Mormons, or members of the Church of Jesus Christ of Latter-Day Saints, do have funerals, although the way they are conducted has generated some controversy within the Church. In many ways, Mormon funeral services are like those in other branches of Christianity, and include readings from scripture and singing. However, traditional Mormon funerals focus more on the lessons of their faith and less on the deceased, and this is what has generated controversy.
Mormon clergy expect funerals to be somber events. The expectation is that family members of the deceased will find comfort in their faith, and that readings from scripture will help them to accept the death and move forward. Mormon clergy have noted that many people who do not regularly attend church do come for funerals, and that funerals can provide an opportunity to convert nonbelievers. Closed caskets are typical, and family members are discouraged from speaking.
According to Boyd K. Packer, the President of the Quorum of the Twelve Apostles of The Church of Jesus Christ of Latter-day Saints, it has become increasingly common for members of the Mormon Church to ask that personal remembrances of the deceased be included in funeral services. Family members are also becoming more involved in selecting the scripture readings and songs to be included in funerals, adds Funeralwise.com. Clergy and the deceased's family generally work to find a balance of the traditional views and the family's wishes for each funeral. However, some funeral customs are very common in the Mormon Church.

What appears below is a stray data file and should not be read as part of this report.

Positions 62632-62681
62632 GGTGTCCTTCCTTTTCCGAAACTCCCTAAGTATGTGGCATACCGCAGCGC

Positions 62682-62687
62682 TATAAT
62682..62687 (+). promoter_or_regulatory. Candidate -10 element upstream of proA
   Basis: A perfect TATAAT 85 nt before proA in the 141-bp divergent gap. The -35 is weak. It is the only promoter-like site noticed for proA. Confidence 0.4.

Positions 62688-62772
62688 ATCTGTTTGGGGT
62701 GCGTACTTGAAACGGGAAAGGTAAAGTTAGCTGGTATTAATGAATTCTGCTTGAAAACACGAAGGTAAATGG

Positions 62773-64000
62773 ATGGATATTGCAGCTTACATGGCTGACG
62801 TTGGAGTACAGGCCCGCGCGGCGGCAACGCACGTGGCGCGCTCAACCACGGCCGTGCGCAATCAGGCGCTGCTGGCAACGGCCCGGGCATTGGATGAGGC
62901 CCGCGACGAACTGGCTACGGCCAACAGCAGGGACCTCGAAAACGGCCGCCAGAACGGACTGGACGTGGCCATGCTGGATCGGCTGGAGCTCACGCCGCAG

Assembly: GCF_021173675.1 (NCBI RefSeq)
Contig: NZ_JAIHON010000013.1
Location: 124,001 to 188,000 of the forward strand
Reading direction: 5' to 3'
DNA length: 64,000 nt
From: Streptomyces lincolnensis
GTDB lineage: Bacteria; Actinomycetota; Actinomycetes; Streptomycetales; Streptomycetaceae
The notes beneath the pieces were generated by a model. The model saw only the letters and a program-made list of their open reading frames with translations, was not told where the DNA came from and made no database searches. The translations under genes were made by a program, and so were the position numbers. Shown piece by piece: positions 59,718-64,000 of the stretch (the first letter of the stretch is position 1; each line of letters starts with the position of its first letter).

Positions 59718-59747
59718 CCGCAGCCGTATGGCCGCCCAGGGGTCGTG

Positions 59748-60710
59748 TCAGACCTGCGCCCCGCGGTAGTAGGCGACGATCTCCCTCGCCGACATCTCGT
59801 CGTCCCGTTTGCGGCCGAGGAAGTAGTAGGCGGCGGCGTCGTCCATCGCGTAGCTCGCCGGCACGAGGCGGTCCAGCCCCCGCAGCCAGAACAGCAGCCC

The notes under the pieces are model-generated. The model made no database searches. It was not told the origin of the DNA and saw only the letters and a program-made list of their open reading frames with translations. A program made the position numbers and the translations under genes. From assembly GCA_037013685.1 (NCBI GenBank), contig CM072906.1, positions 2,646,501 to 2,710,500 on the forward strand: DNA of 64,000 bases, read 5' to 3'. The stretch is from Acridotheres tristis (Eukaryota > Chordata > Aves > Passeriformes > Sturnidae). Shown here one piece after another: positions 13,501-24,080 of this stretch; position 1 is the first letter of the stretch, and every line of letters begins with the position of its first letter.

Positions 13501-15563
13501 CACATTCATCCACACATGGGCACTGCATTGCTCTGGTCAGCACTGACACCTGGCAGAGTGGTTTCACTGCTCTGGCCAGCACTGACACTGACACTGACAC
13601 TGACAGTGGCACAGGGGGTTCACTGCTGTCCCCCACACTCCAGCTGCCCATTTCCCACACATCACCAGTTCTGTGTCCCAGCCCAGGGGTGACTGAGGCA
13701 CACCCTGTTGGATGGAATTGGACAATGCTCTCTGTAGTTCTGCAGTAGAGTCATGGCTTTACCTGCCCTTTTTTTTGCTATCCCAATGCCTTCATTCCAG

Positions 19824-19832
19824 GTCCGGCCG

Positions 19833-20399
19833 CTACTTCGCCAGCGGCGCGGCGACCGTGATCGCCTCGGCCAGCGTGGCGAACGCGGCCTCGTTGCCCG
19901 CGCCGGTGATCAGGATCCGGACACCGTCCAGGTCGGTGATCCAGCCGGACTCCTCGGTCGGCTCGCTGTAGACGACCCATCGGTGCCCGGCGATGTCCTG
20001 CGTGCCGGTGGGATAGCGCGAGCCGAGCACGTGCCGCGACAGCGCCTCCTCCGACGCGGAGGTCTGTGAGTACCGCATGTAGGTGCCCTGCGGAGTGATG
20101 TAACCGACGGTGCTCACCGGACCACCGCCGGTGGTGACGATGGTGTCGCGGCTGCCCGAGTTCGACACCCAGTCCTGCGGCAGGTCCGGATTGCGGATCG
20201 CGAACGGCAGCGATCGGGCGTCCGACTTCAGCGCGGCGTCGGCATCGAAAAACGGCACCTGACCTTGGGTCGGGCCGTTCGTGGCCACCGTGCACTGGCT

It is customary for guests to be seated before the service, while family members of the deceased follow the casket into the service. The congregation typically stands to show respect for the dead and surviving family. Funeral guests who are not Mormon can participate fully in the service. Mormon funeral services last an hour or more, and are usually held within a week of a Church member's death. All Mormon clergy are volunteers.
Graveside services, for which the attendants receive an invitation, often follow a Mormon funeral. Some Mormons prefer to have private graveside services. If closing the grave is not part of the graveside service, someone stands guard by the grave until it is closed. Because Mormons believe that at some point in the future -- at the Resurrection -- their spirits will reunite with their bodies, at which point they will go to live with their Heavenly Father, so careful care of the body is important.
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